Those are just a few services/modifications that can be addressed in the IEP. There are many more that address the common cognitive/behavioral implications of DMD. Please contact me if you would like any further help, I would be glad to provide any assistance. Regarding pulling your children out of public school, that is always an option, but then you will fight even harder to recieve the type of assistance you can receive in the public school system. Our children can be successful in the public school, it's just a matter of how much time/energy you are willing to put into advocating and educating. Just my two cents!

Kelli
Attachments:
Wow, Kelli, Thank you. Your information you have provided me is astounding. I did sign the assessment. But I just signed. I did not really understand what that was all about and that is how Jared was evaluated by the APE last week. Anway, I will review and get in touch with you as you suggested . Thank you.

Kelli Miller said:
Kari and others,

I am a special education advocate and consultant who also has a son in 4th grade with Duchenne. First I want to say that if you would like me to help you, please send me an email at kmajmiller@hotmail.com. I will attach my card that also has a phone number you can call if you would like assistance (free for Duchenne families!).

Generally speaking, you want an IEP, even if your child either doesn't have or is not yet demonstrating other cognitive, behavioral, or social difficulties. If you get a 504, that is only protecting your child from discrimination or lack of access due to his disability. It does not guarantee an individualize plan for him or any specific services, such as adapted PE. The school may give you APE and provide services under good faith, but they are not required to do so under a 504. They don't even have to put it in writing if they don't want to. Getting an IEP now will enable you to add services as your child needs without too much fuss and/or delay in time.

Now, Kari, did the school provide you with a written plan for evaluation/assessment? They have to obtain your written consent before beginning any assessments. If they have not, then, I would put your request for evaluation in writing and submit it to the special education director of your district and/or the principal of the school. The school has 60 days from your written consent to complete the evaluation and present the results to you. Once you have the results, the school will convene an eligibility meeting (with you present) to discuss the results and either accept or deny services based on the results. In your case, they can not deny services because your child already qualifies under "orthopedic impairment". However, I will advise that sense your son is young, you ask for every test possible to be done so that you have a baseline of information. It is known that Duchenne can cause some cognitive impairments that don't really have to do with intelligence, but rather focus/attention, verbal processing, and social skills. Having data on all areas will help to build the foundation of an individualized plan that grows with your son through the years. If you do not agree with the school on the test results, you can also request an independent evaluation from an outside neuropyschologist of your choice at the school's expense. Anyway, even if there are no other issues now, you can still get an individualized plan for your son that addresses his physical needs, such as:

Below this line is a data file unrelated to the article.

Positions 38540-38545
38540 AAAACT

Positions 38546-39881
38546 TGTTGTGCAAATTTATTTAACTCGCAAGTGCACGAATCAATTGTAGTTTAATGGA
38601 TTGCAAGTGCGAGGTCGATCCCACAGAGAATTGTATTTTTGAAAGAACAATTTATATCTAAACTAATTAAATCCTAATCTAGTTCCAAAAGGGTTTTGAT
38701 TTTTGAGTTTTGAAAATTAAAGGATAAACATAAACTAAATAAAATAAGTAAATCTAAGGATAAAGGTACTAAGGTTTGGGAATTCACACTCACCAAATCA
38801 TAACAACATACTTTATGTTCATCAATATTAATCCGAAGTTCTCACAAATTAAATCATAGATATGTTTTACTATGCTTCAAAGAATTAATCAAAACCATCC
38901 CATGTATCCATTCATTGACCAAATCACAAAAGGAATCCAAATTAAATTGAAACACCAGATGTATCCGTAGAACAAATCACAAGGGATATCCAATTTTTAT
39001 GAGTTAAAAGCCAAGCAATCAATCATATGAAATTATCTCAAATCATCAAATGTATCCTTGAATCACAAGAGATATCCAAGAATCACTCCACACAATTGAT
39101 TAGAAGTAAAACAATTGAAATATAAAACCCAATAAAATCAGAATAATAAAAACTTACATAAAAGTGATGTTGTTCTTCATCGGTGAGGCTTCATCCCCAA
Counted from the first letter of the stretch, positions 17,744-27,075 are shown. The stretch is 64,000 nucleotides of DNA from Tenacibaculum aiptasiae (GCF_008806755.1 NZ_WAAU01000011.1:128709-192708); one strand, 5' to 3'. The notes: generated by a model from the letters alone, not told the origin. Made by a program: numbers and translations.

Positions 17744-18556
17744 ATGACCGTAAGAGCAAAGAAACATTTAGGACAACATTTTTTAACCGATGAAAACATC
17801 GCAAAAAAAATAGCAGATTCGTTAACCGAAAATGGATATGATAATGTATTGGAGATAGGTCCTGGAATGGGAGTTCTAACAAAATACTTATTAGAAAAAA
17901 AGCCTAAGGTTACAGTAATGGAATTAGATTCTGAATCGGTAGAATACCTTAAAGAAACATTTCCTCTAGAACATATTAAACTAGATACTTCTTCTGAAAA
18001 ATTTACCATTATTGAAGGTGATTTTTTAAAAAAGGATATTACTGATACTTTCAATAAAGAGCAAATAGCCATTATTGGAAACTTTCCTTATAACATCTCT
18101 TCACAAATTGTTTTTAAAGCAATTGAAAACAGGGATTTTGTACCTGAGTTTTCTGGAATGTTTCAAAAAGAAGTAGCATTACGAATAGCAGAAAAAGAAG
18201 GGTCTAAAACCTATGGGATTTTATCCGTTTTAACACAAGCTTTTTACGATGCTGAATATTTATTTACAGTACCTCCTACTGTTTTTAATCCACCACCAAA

Adapted PE
Physical Therapy
Occupational Therapy
Technology that relieve fatigue of writing, such as a laptop
Typing/writing software
Seating modifications for spinal support
Access to a motorized scooter, if there is a big campus
Transportion services
Textbooks and assignments that go home on disk to help relieve fatigue
An aide to help on field trips and/or in the classroom/school (can also be used for attentional issues as well)
Oral dictation instead of writing

Those are just a few services/modifications that can be addressed in the IEP. There are many more that address the common cognitive/behavioral implications of DMD. Please contact me if you would like any further help, I would be glad to provide any assistance. Regarding pulling your children out of public school, that is always an option, but then you will fight even harder to recieve the type of assistance you can receive in the public school system. Our children can be successful in the public school, it's just a matter of how much time/energy you are willing to put into advocating and educating. Just my two cents!

Kelli